National Indigenous Peoples Day celebrated in Sioux Lookout
Tim Brody - Editor
“If any community should celebrate (National) Indigenous Peoples Day, that isn’t a First Nation, it’s certainly Sioux Lookout,” shared Sioux Lookout Mayor Doug Lawrance on the morning of June 21, National Indigenous Peoples Day, before jointly raising a new flag of Obishikokaang (Lac Seul) First Nation at the Travel Information Centre with Lac Seul First Nation Chief Clifford Bull.
“As Sioux Lookout moves along the path of reconciliation, which is a long path, symbolic events like this are part of it, it’s an annual flag raising where we formally acknowledge that we’re on the Lac Seul First Nation territory and we lower the flag and raise it and keep it up all year as part of that acknowledgement,” Lawrance shared.
“I think on any given day half of the people who are living in our town or in our town are Indigenous people. It has become really the core of what we do as a service centre for the Indigenous people who live here, the First Nations to the north, whether it’s healthcare or education, business, social services, Indigenous government and agencies, that have set up here and mean so much to our municipality,” Lawrance said.
Chief Bull acknowledged the strong relationship between Lac Seul First Nation and the Municipality of Sioux Lookout and organizations within the town, stating he wants to see those good relationships continue.
Reflecting on National Indigenous Peoples Day, before he and Lawrance raised the new Obishikokaang First Nation flag he had brought with him, Bull shared, “A day of celebration, reflection, and thinking about our shared history and how far we’ve come together. And to reflect on the past and reflect on doing things better together. As we know, First Nations have gone through a lot of turmoil, and we’re still living through those with our missing and murdered women and young girls, with the incarceration rates of our First Nations peoples right across Canada, which is very high, our missing children that never went home from residential school, our children in care. We also think about the contributions that Indigenous people made, great contributions that made this country great.”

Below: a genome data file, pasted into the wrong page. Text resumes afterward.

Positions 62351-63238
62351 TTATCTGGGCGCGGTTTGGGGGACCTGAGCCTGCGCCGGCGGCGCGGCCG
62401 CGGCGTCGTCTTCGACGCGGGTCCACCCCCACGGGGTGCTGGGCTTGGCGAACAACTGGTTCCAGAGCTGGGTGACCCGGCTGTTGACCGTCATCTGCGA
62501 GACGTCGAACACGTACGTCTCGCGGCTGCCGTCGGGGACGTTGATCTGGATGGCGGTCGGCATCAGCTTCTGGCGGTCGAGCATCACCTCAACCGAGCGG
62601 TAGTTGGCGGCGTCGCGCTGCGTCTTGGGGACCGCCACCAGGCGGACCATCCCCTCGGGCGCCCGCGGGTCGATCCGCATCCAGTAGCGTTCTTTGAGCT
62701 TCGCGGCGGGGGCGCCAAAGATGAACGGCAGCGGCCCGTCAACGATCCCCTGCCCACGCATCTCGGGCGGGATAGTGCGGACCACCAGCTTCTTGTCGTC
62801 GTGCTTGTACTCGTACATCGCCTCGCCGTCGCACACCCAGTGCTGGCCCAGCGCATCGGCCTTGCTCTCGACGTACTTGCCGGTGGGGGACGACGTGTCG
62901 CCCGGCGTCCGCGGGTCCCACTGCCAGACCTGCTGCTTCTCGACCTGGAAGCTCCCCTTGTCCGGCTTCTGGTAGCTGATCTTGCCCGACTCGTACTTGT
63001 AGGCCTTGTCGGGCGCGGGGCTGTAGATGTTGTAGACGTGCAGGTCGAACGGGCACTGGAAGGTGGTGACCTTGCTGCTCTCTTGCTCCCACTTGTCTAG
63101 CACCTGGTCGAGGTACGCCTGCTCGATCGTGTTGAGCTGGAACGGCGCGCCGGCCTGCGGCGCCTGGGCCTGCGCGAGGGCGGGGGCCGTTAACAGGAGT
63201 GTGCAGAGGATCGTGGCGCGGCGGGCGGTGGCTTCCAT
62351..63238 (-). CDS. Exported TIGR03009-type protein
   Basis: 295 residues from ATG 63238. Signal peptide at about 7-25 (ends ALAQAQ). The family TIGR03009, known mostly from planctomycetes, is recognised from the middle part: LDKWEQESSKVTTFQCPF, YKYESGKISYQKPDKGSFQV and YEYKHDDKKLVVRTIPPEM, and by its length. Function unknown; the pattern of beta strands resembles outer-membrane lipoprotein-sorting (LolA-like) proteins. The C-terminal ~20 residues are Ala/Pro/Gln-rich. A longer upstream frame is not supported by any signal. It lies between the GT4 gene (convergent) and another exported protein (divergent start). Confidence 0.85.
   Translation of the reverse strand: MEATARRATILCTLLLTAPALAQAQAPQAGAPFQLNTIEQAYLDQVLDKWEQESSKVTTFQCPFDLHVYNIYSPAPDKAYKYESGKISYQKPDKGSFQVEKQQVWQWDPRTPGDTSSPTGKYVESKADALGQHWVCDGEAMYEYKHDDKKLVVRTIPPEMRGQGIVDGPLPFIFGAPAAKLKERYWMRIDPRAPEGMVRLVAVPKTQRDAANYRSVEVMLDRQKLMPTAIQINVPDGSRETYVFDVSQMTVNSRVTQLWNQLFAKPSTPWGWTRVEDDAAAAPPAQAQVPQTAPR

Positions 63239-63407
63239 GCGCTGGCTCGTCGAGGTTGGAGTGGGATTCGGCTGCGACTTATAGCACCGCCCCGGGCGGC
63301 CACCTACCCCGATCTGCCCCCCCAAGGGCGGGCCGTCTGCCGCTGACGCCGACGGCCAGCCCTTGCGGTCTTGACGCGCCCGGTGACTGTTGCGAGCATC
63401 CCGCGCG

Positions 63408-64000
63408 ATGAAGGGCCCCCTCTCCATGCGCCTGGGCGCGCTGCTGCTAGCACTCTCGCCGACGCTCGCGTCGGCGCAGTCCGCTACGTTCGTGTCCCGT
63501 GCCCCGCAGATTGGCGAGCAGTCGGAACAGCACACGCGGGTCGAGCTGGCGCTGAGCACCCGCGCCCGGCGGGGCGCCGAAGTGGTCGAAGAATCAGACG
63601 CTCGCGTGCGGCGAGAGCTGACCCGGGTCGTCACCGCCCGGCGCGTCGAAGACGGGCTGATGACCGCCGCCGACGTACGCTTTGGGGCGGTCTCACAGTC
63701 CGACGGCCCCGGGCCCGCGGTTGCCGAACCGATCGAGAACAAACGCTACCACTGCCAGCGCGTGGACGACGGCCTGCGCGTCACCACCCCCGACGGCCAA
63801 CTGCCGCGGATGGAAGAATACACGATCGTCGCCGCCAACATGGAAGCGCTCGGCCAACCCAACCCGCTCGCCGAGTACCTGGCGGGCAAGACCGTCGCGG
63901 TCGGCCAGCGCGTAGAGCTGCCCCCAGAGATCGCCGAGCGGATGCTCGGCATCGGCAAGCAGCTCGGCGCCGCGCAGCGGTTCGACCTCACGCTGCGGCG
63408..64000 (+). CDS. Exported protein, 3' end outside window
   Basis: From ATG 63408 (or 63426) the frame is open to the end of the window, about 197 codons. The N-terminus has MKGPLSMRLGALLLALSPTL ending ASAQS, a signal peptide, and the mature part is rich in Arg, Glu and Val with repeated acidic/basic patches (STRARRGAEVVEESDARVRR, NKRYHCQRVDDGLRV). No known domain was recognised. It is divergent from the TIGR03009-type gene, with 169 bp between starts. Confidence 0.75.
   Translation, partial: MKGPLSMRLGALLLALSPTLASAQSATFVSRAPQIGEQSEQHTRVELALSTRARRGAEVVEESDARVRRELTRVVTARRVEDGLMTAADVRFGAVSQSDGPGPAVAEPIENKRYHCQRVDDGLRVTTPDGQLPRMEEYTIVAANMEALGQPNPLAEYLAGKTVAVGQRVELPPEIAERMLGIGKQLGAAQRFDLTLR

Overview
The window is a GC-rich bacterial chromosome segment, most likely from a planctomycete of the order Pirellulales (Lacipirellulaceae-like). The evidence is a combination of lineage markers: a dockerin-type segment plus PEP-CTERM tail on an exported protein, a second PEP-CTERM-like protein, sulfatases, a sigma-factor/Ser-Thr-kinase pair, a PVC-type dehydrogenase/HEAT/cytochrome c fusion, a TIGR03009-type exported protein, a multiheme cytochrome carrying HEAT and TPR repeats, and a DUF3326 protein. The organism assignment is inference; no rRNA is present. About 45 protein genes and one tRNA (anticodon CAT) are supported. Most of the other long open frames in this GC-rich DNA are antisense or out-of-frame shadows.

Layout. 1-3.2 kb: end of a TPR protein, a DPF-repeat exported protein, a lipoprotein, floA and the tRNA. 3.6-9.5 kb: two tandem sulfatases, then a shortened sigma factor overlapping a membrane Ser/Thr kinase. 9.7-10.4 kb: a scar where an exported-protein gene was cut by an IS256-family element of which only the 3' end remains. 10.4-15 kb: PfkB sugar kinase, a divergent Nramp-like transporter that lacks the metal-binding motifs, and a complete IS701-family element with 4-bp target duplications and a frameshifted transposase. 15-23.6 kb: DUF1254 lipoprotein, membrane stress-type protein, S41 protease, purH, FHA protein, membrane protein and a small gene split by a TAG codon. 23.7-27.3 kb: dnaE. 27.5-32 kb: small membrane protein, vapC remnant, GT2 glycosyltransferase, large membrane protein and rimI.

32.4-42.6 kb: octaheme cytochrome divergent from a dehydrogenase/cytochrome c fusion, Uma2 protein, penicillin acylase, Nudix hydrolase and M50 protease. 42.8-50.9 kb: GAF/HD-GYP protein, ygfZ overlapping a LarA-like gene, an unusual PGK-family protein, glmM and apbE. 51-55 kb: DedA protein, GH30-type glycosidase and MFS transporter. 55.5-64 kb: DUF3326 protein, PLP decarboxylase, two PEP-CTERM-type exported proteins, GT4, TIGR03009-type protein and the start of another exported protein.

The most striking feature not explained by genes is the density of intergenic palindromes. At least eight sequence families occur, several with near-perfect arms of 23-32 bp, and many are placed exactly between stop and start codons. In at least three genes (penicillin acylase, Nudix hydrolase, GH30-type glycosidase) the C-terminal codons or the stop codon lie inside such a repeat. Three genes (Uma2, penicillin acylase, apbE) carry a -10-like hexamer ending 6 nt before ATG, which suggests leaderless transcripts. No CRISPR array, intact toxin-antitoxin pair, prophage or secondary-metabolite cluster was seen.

Bull went on to state, “Today we celebrate National Indigenous Peoples Day, we acknowledge and celebrate the history, the heritage, the resilience and diversity here in Canada including the Metis and Inuit. We also ask people to think about the Truth and Reconciliation Commission report, which has 94 recommendations, and how you can do your part to implement those recommendations so that we can work together, heal, and make Canada a better place for all Canadians.”
That afternoon, community members were invited to Sioux Lookout Meno Ya Win Health Centre for National Indigenous Peoples Day celebrations, which included a BBQ, grand entry, drumming, dancing, and speeches by dignitaries.
SLMHC President and CEO Dean Osmond told those in attendance, “This year’s celebration is a joint venture between the Sioux Lookout Meno Ya Win Health Centre and the Nishnawbe-Gamik Friendship Centre.”
Acknowledging the health centre sits upon the traditional lands of Obishikokaang First Nation, Osmond said, “I acknowledge their sacred lands, their home for centuries, I acknowledge their governance structures, language and culture that exists today. Land acknowledgement is an active thing. The Anishinaabe people and their ancestors have always acknowledged one another’s land and space, a sign of respect. We must continue to acknowledge all sacred land of all First Nations.:”